Fentanyl accounts for a majority of fatal overdoses. But ERs aren’t testing for it.
LOS ANGELES — When Tyler Shamash survived a drug overdose at 19, his mother, Juli, asked his doctor several times if he’d been tested for fentanyl.
Tyler had been in and out of sober living homes in Los Angeles after battling addiction for years, and his family suspected he may have been taking illicit drugs. The doctor said they had run a standard drug test and fentanyl hadn’t come up in the toxicology screen.
Juli Shamash believes the doctor didn’t know that fentanyl isn’t included in the standard test run in emergency rooms across the country. A standard drug test panel in most emergency rooms checks only for marijuana, cocaine, amphetamines, PCP and natural and semi-synthetic opioids (like heroin and oxycodone) — but not synthetic opioids like fentanyl.
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Tyler Shamash overdosed again the next day and died. His family found out five months later, after the coroner ran a toxicology report, that fentanyl was found in his system.
“I was so in disbelief because you trust doctors; you go to doctors for advice,” Shamash told NBC News. “It’s unbelievable to me that every institution isn’t testing for it [fentanyl]. Why wouldn’t you? But then I think the answer to that is: They think they are.”
Her son’s death in 2018 pushed Shamash to advocate for legislation that would require a sixth test be added for fentanyl. Through a bipartisan effort, Tyler’s Law passed unanimously and took effect at the beginning of 2023 in California — the first, and so far only, state to do so, though the law is set to expire in just five years.
Overdose deaths associated with fentanyl have surpassed those due to heroin or other opioids. In 2022, the Drug Enforcement Administration seized 50.6 million fentanyl-laced pills masquerading as regulated prescription pills like Xanax or oxycodone and more than 10,000 pounds of fentanyl powder. But there isn’t a federal mandate that emergency rooms test specifically for fentanyl.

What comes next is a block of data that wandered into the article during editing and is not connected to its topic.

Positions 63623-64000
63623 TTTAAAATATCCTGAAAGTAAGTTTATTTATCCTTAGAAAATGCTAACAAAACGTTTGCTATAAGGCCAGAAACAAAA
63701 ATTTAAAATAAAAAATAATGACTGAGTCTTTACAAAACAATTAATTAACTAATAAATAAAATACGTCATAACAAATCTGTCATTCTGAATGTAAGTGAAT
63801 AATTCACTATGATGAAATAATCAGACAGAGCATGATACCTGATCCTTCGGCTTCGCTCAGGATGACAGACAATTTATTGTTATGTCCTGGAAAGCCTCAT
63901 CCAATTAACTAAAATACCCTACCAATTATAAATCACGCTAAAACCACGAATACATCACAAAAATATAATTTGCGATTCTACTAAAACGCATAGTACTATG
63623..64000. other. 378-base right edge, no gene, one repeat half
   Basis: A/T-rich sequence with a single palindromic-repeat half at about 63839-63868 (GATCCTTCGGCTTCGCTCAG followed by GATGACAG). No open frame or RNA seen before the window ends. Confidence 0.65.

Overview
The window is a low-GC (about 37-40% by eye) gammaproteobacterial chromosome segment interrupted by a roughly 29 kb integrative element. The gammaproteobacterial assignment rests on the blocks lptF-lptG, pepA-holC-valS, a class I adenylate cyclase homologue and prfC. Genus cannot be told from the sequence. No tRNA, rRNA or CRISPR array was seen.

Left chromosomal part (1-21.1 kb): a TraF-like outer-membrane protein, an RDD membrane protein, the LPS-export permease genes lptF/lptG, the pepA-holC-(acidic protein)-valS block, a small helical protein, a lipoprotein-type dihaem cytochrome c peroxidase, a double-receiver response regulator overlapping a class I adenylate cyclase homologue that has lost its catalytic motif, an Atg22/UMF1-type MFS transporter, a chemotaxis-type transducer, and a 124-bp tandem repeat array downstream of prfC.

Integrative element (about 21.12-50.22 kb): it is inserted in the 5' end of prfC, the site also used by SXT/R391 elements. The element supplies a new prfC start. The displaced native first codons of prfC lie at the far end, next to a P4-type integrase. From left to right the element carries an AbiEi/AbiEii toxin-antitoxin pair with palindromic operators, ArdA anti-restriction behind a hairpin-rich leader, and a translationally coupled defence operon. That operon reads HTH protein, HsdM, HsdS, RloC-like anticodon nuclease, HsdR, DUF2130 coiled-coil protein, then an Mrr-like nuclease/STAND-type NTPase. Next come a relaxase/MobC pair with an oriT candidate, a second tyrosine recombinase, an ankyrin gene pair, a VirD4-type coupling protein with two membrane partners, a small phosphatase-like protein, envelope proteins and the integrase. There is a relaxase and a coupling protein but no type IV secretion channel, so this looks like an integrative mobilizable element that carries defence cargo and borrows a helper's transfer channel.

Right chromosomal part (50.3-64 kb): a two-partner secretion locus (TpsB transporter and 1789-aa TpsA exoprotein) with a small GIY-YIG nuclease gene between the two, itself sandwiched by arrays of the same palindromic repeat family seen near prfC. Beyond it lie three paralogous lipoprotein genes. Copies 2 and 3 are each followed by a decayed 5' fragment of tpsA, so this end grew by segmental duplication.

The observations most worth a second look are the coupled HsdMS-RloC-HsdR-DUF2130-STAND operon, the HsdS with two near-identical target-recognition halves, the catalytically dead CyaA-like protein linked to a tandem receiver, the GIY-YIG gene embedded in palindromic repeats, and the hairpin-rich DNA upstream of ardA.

Shamash is now working with other families who have suffered a similar loss in hopes of enacting federal legislation.
“Every time I hear about another child dying, it’s like, why didn’t we get to them?” she said. “I don’t know if it’s … like I didn’t save my own son, so I feel like I have to save everyone else.”
She teamed up with Dr. Roneet Lev, an emergency addiction physician at Scripps Mercy Hospital in San Diego, who developed a toolkit to help other hospitals conduct fentanyl testing, which she said hospitals are already equipped to do and is relatively inexpensive — costing about 75 cents to add a reagent to test for fentanyl.
“Fentanyl testing has really dramatically changed how I approach patients and how my conversation with them goes when the test is positive,” Lev said.
She sees patients every day who don’t know that they’ve taken something laced with fentanyl. Now armed with knowing the severity of the drugs they've used, Lev said patients “may want to change, or do something differently. They may throw away those bags of pills … or it leads to a prescription for Naloxone, the opioid reversal agent.”
Both the American Hospital Association and the American Academy of Emergency Medicine declined to comment on testing practices and whether national guidance is being considered.
Legislation replicating Tyler’s Law is making its way through the Maryland state House, led by the family of Josh Siems, who died of an overdose last year.
Josh’s partner, Melanie Yates, said she’d discovered the California law after going “down a rabbit hole of research” when Josh’s initial toxicology report came back showing only cocaine — even though his family had found fentanyl in his apartment.
She was even more baffled when she found an Epic Research study done in conjunction with the University of Maryland’s Center for Substance Abuse Research that indicated only 5% of toxicology screens were testing for fentanyl. When testing does occur, positivity rates for fentanyl are approaching 50% — more than three times the positivity rate of opiates.
“How are we going to track fatal and nonfatal overdoses? How are we going to build systems around data that we don’t have? How are we going to warn people that don’t know they’re taking fentanyl?” Yates said in an interview. “Drug addiction impacts every race, every gender, every age, every socioeconomic group. There is nobody that is exempt from this.”
More than 107,000 Americans died from a drug overdose in 2021 — a majority of them suspected to be from fentanyl, according to the CDC. The DEA warns on its website: "Drug traffickers are increasingly mixing fentanyl with other illicit drugs — in powder and pill form — to drive addiction and create repeat customers."
With the rapid expansion of fentanyl in the illicit drug market, Yates says it’s irresponsible for hospitals not to test for it.
“We’re going to kill people if we don’t test for fentanyl,” she said.